The White Falcon


The White Falcon - 13.01.1971, Blaðsíða 1

The White Falcon - 13.01.1971, Blaðsíða 1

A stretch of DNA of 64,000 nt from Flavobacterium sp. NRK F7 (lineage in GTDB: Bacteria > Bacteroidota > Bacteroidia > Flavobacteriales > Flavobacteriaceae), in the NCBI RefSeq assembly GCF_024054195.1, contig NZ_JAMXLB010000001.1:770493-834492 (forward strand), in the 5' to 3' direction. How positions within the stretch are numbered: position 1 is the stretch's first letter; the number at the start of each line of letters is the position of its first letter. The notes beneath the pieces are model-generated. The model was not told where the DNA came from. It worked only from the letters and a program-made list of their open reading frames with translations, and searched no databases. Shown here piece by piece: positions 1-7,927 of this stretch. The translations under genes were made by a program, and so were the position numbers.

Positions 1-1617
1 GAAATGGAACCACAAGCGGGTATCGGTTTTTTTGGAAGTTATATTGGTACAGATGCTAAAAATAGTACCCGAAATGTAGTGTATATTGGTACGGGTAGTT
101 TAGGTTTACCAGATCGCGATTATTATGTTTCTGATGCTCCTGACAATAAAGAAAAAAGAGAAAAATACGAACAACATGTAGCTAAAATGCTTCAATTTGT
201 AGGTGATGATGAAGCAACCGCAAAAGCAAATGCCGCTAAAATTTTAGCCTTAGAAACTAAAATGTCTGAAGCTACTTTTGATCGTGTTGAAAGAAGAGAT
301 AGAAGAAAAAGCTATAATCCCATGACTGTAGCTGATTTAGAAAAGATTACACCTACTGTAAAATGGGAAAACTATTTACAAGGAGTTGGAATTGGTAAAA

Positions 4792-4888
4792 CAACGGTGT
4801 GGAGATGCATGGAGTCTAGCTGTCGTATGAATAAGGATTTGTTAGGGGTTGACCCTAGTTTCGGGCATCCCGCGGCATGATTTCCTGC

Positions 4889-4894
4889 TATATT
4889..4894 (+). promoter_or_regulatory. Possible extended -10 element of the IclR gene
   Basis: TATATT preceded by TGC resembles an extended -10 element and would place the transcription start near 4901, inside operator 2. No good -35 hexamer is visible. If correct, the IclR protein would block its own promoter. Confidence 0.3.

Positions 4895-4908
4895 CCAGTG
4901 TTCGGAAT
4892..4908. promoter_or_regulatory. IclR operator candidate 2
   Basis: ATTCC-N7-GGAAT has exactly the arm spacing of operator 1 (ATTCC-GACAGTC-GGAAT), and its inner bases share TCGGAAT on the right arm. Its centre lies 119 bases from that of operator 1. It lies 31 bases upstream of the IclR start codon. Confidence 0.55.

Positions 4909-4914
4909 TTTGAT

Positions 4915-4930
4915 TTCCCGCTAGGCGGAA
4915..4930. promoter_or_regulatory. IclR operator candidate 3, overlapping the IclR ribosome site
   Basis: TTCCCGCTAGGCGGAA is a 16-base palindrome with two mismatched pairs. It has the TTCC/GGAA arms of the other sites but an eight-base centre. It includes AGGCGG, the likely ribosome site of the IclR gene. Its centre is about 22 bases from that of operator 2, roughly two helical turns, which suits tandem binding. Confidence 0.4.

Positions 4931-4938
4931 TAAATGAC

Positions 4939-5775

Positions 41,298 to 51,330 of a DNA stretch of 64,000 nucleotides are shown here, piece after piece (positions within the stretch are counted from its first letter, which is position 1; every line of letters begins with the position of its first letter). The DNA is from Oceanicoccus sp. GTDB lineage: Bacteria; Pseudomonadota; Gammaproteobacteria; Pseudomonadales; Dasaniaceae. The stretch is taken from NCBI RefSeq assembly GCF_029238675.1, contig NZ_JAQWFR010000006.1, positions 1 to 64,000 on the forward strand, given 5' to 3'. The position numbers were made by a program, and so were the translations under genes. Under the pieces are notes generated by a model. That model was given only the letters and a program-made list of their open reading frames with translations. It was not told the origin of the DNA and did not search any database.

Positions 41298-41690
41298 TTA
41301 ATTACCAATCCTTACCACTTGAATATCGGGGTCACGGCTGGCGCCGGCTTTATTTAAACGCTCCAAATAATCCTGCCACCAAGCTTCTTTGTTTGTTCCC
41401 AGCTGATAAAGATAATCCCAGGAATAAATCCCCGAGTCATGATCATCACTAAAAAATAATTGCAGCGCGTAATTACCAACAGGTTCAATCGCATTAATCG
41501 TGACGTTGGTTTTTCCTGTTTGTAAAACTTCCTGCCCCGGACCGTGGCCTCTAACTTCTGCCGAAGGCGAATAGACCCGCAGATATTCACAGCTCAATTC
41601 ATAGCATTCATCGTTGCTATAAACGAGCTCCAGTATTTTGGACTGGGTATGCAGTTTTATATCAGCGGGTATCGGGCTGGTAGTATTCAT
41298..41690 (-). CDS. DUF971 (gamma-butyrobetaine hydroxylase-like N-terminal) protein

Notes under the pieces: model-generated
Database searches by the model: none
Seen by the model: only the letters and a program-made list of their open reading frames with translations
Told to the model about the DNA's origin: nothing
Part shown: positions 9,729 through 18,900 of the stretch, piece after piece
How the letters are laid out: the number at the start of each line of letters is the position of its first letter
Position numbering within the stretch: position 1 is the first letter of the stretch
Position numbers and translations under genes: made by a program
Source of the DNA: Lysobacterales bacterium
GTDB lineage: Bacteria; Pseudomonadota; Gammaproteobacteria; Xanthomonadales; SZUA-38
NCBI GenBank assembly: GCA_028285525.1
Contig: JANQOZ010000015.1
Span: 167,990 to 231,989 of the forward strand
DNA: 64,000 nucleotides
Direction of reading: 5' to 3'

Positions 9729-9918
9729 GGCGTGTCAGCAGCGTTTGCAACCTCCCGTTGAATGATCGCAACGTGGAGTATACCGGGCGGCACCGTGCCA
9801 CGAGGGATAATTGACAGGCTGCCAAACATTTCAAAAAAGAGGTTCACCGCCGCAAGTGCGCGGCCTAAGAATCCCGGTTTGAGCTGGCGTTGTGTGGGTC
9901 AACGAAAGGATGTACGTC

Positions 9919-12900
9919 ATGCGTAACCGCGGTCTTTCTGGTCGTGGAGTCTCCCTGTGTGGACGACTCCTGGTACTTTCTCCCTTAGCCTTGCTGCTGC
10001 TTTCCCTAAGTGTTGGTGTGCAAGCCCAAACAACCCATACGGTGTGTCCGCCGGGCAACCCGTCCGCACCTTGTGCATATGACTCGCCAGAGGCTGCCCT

^^^et Pay raise signed by i Pay raises have in the past en marked by lengthy fights within various committees of Con- gress. This may be over in the future since the machinery to provide semi-automatic raises for both civil service and military personnel has been created* Un- der the present law, a civil ser- vice pay raise must be accompa- nied by an equivalent military pay hike. Under the new program, a Fed- eral Employees* Pay Council will be created. Serving in an advi- sory capacity, it would suggest recommendations necessary to bring the level of pay up to that of private industry. The President would then be empowered to make his decision based upon those reports. His decision concern- ing the pay raise would then have to be reported to Congress no later than September 1. Should he refuse to recommend a pay raise, the Congress could still override his decision within 30 days. Regardless of the eventual outcome of this program, one bill has been placed on the President's desk by Congress and has received the chief executive's signature of approval. For civilian work- ers close to six percent was pro- vided; therefore, the equivalent military pay raise is translated to 7.9 percent* This pay hike is retroactive to January 1 and should appear in the pay check at the end of this month. On page 3 is a chart copied from one appearing in the "Army Times." Though the official Navy copy has not been received yet, it should not vary much from the one provided herein. Should any major discrepancies exist, they will be published in the next issue of the White Falcon. THE WHITE FALCON Vol. XIV, No. 2 U.S. Naval Station, Keflavik, Iceland Jan. 13, 1970 Senior enlisted advisors - EM's sounding board Master Chief Aviation Hain- tenanceman John D. Whittet has been selected as the replacement for Master Chief Gunner's Mate Delbert 0. Black as Master Chief Petty Officer of the Navy. The ceremony marking the change will take place in March. Chief Whit- tet feels that his primary role in this position will be to re- verse the Navy's problem with first-term reenlistments. He feels that treating the navyman as • responsible person will help the situation significantly. While it is true that tile MCPON seems so removed from our daily concerns, many navymen don't realize that they have a sounding board much closer to them. He is the Command Master Chief Petty Officer or Leading Chief. Each naval com- mand which comprises the Iceland Defense Force has such a person. Serving as Master Chief of the naval station is CSCM George F. Norton,(see story, page 3). Naval Facilities has the help of OTCM Paul E. Michau. As the senior enlisted man in that com- mand, Chief Michau speaks with close to 23 years of experience and almost eleven of those as a chief. He serves aa master-at -arms as well as being NavFac's representative to the various boards. NavCommSta's enlisted person- nel can bring their problems to the most senior Master Chief Electronics Technician in the Navy. Chief William H. Stewart's naval career spans over a quarter of a century. He considers him- self a good sounding board with the ability to get both sugges- tions and complaints to the CO or to the XO. Chief Stewart, real- izing that experience cannot be the sole criteria for effective (See ADVISORY, Page 4) MICHAU STEWART BENSON PATRICK


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